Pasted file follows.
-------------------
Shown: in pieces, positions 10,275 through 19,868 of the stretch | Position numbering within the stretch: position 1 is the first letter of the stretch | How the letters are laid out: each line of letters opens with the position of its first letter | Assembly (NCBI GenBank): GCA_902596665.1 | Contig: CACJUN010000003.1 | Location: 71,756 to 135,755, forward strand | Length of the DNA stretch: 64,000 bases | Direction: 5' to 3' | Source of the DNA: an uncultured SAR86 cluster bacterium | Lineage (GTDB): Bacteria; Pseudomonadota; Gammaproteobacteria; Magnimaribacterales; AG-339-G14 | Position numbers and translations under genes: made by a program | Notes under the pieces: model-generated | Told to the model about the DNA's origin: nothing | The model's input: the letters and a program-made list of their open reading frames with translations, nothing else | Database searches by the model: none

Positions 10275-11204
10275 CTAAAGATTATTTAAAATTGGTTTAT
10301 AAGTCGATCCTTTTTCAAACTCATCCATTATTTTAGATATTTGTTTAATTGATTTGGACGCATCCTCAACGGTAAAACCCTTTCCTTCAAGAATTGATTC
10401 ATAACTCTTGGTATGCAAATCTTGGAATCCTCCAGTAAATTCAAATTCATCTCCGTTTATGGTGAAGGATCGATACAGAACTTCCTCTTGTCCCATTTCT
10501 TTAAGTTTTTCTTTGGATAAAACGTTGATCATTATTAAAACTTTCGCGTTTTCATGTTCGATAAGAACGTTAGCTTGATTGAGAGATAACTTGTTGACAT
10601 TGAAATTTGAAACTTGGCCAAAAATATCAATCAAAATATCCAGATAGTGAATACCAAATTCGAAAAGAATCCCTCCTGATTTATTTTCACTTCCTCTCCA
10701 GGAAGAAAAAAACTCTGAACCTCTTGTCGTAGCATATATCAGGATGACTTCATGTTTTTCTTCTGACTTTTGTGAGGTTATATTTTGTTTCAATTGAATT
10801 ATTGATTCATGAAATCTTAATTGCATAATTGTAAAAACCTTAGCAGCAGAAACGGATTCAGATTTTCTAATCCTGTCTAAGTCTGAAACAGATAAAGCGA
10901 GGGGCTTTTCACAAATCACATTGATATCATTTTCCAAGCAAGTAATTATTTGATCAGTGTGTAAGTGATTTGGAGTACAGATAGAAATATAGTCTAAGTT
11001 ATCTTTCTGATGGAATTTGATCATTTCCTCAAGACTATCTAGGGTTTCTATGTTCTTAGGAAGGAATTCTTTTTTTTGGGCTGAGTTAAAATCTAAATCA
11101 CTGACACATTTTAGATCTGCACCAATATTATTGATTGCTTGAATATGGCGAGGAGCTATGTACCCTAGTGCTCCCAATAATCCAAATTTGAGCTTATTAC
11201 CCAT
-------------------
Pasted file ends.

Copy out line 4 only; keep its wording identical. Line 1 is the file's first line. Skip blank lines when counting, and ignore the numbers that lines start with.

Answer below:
10301 AAGTCGATCCTTTTTCAAACTCATCCATTATTTTAGATATTTGTTTAATTGATTTGGACGCATCCTCAACGGTAAAACCCTTTCCTTCAAGAATTGATTC